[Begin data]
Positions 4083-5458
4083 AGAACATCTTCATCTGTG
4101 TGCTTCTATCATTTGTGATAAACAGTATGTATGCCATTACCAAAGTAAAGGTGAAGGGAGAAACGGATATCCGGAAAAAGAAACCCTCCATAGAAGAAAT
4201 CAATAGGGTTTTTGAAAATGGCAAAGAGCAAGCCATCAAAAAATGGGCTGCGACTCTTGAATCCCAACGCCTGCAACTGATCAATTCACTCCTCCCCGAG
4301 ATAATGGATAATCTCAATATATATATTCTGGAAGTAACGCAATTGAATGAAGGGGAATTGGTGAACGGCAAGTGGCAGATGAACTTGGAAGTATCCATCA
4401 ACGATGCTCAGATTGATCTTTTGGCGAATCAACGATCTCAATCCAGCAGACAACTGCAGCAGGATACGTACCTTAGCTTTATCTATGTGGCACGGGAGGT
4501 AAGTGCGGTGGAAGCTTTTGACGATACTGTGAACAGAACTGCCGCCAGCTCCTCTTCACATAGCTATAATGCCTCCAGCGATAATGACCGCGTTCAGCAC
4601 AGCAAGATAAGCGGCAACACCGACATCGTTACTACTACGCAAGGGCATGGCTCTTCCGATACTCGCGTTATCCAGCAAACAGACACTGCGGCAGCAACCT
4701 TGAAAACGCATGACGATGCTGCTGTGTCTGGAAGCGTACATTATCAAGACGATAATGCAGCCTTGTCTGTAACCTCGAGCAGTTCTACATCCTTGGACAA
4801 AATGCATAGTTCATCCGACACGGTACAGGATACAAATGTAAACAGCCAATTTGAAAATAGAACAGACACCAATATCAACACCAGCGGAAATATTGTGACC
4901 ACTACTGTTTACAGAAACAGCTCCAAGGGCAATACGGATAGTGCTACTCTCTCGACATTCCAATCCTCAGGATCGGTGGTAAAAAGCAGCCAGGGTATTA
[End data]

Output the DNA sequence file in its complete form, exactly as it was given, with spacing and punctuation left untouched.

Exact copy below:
Positions 4083-5458
4083 AGAACATCTTCATCTGTG
4101 TGCTTCTATCATTTGTGATAAACAGTATGTATGCCATTACCAAAGTAAAGGTGAAGGGAGAAACGGATATCCGGAAAAAGAAACCCTCCATAGAAGAAAT
4201 CAATAGGGTTTTTGAAAATGGCAAAGAGCAAGCCATCAAAAAATGGGCTGCGACTCTTGAATCCCAACGCCTGCAACTGATCAATTCACTCCTCCCCGAG
4301 ATAATGGATAATCTCAATATATATATTCTGGAAGTAACGCAATTGAATGAAGGGGAATTGGTGAACGGCAAGTGGCAGATGAACTTGGAAGTATCCATCA
4401 ACGATGCTCAGATTGATCTTTTGGCGAATCAACGATCTCAATCCAGCAGACAACTGCAGCAGGATACGTACCTTAGCTTTATCTATGTGGCACGGGAGGT
4501 AAGTGCGGTGGAAGCTTTTGACGATACTGTGAACAGAACTGCCGCCAGCTCCTCTTCACATAGCTATAATGCCTCCAGCGATAATGACCGCGTTCAGCAC
4601 AGCAAGATAAGCGGCAACACCGACATCGTTACTACTACGCAAGGGCATGGCTCTTCCGATACTCGCGTTATCCAGCAAACAGACACTGCGGCAGCAACCT
4701 TGAAAACGCATGACGATGCTGCTGTGTCTGGAAGCGTACATTATCAAGACGATAATGCAGCCTTGTCTGTAACCTCGAGCAGTTCTACATCCTTGGACAA
4801 AATGCATAGTTCATCCGACACGGTACAGGATACAAATGTAAACAGCCAATTTGAAAATAGAACAGACACCAATATCAACACCAGCGGAAATATTGTGACC
4901 ACTACTGTTTACAGAAACAGCTCCAAGGGCAATACGGATAGTGCTACTCTCTCGACATTCCAATCCTCAGGATCGGTGGTAAAAAGCAGCCAGGGTATTA